Wednesday, October 03, 2012

Why did the RBA cut? The resources boom is about to peak

Access was pilloried for saying it could happen by 2014. Now the Reserve thinks it'll be 2013

Me on ABC Adelaide 891 this morning

16 minutes, play or CLICK THEN CLICK AGAIN to download mp3




How much you’ll save

If the banks pass it on

MORTGAGE SAVING PER MONTH

$20,000 $3
$40,000 $6
$60,000 $9
$80,000 $13
$100,000 $16
$150,000 $24
$200,000 $31
$250,000 $39
$300,000 $47
$350,000 $55
$400,000 $63
$450,000 $71
$500,000 $79
$600,000 $95
$700,000 $110
$800,000 $126
$900,000 $142
$1,000,000 $158

Assumes 25 year 6.85% variable mortgage


The Reserve Bank has cut interest rates to the lowest point since the 2009 financial crisis amid concern the mining investment boom will peak sooner and lower than expected. It is on standby to cut rates again at its November board meeting on Melbourne Cup Tuesday.

Iron ore and coal mining companies have told the Bank they are putting their investment plans on ice sooner than expected because they can no longer be certain prices will stay high. They have told the Bank the rebound in prices over the past month gives them little comfort because they can’t be confident they won’t slide again.

The September commodity price reading released by the Bank late yesterday  shows the Australian dollar prices of Australian exports have slid 18 per cent over the past twelve months.

The Bank has brought forward its estimate of the peak in mining investment from 2013-14 to 2013. It believes the economy will need stimulus as mining investment falls away and the right time to start providing it is now, given the long lead times involved in boosting activity.

The 0.25 point cut will take the Bank’s cash rate to 3.25 per cent, the lowest since October 2009. A further cut at the November board meeting would take it to 3.00 per cent, the floor at which it stayed for six months during the financial crisis...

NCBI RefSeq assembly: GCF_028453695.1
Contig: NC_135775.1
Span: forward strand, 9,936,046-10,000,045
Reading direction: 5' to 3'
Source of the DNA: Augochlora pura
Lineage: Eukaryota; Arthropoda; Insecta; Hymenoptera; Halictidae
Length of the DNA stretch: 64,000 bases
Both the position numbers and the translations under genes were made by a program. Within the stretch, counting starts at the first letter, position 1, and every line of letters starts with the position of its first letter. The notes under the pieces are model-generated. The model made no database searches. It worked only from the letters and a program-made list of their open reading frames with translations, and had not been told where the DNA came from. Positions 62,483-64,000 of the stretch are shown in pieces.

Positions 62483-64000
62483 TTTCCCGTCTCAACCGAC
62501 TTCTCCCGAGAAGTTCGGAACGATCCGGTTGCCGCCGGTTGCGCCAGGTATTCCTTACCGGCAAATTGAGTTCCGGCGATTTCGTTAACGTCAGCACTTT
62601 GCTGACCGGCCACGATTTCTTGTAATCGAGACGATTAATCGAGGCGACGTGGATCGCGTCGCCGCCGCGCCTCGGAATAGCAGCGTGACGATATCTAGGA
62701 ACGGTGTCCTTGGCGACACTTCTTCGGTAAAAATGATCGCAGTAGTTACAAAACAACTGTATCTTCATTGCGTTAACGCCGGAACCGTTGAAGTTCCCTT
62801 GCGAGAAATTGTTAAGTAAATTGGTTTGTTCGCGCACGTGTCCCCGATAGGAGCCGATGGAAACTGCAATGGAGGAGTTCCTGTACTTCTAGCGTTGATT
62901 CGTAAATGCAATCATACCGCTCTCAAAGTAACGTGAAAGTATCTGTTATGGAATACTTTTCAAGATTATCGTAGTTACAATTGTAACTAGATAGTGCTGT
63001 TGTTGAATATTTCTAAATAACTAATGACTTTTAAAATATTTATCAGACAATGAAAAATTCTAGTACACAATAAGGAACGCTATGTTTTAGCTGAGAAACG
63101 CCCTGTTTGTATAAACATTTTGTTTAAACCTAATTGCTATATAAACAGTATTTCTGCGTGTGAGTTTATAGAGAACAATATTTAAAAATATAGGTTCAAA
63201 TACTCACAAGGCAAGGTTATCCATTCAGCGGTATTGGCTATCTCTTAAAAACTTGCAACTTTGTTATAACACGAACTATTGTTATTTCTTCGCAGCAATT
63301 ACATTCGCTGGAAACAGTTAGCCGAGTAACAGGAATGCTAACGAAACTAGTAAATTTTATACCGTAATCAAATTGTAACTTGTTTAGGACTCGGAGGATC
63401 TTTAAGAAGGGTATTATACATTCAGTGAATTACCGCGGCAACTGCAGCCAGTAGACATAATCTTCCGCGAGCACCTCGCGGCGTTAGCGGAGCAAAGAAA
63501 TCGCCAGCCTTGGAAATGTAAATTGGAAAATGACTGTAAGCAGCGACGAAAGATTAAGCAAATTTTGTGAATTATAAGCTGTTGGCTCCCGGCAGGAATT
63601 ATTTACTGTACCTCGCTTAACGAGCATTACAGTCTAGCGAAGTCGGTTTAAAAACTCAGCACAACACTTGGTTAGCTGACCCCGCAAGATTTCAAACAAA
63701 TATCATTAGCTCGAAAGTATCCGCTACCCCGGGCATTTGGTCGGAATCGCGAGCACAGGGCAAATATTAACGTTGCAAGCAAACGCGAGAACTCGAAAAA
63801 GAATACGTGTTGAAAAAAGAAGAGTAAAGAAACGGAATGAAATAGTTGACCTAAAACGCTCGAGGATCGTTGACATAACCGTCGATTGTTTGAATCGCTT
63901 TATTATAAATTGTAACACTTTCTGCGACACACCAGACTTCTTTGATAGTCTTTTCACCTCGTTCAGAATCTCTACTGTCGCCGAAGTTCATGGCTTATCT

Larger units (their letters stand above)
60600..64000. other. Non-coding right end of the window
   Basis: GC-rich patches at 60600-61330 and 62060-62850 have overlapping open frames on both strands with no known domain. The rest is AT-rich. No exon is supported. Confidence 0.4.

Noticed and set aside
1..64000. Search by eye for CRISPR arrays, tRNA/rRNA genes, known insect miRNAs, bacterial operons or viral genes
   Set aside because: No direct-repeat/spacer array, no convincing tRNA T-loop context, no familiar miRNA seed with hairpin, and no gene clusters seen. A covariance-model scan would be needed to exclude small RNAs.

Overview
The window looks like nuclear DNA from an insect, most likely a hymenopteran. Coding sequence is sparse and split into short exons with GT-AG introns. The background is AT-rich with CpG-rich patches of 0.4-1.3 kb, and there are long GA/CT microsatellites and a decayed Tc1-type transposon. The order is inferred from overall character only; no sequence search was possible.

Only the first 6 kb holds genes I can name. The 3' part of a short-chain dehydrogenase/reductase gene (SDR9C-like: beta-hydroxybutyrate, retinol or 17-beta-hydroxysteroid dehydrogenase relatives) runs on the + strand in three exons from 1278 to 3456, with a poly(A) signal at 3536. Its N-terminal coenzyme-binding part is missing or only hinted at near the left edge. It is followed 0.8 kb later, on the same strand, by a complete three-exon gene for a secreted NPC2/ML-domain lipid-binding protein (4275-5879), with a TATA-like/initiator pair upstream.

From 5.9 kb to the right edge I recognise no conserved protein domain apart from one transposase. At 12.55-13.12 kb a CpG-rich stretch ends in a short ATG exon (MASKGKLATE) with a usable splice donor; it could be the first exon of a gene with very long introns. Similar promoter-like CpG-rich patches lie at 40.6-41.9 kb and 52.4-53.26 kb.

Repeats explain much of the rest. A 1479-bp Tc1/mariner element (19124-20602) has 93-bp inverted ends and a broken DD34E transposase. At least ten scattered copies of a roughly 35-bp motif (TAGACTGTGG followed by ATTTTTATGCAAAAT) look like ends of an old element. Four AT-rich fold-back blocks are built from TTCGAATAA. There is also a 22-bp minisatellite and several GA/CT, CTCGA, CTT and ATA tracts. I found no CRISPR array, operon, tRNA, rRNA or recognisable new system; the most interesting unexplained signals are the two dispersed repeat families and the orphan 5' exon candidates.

They will be guided by investment intentions, global economic developments and the strength of Australian dollar in deciding whether to cut again on Melbourne Cup Tuesday.

Although it is not cutting rates in order to cut the dollar it believes the stubbornly high dollar is depriving Australia of export income it would have expected to earn as the dollar fell in line with plunging commodity prices.

The Australian dollar slid 0.60 US cents to a low of $1.0295 on the news. The share market gained 1 per cent.

If fully passed on the cut will slice a further $47 of the monthly cost of servicing a $300,000 loan. The Reserve Bank’s four most recent cuts in November, December, May and June have cut a total of $190 from monthly repayments.

Treasurer Wayne Swan said the cut meant a family on a $300,000 mortgage would pay around $4500 less per year than when the Coalition left office.

“It’s a welcome dividend from responsible budget management. It is good news for families and small businesses right across Australia,” he said.

Shadow treasurer Joe Hockey said rates was now just one step away from what Mr Swan had previously described as the “emergency levels” needed during the global financial crisis.

“The Reserve Bank is no longer as confident about the outlook for growth,” he said. “I have been warning for some time Australia can no longer rely on record high commodity prices to boost economic growth and the budget bottom line.”

Mr Swan appealed to banks not to “crib” or “crimp” something from the cut. The Bank of Queensland was the first to respond passing on only 0.20 points of the 2.25 point cut, bringing its mortgage rate to 6.71 per cent. The big four have yet to announce their decisions.

In today's Canberra Times, Sydney Morning Herald and Age


What you’ll pay

Standard rates this morning

Bendigo Bank 6.90% (unchanged)
Westpac: 6.89% (unchanged)
Commonwealth: 6.80% (unchanged)
ANZ 6.80% (unchanged)
NAB 6.78% (unchanged)
Bank of Queensland 6.71% (down 20 points)


Related Posts

. Why the RBA cut rates

. Mining. Now we're forecasting the first downturn since the GFC

. September. Situation no longer normal. The Reserve prepares to ease


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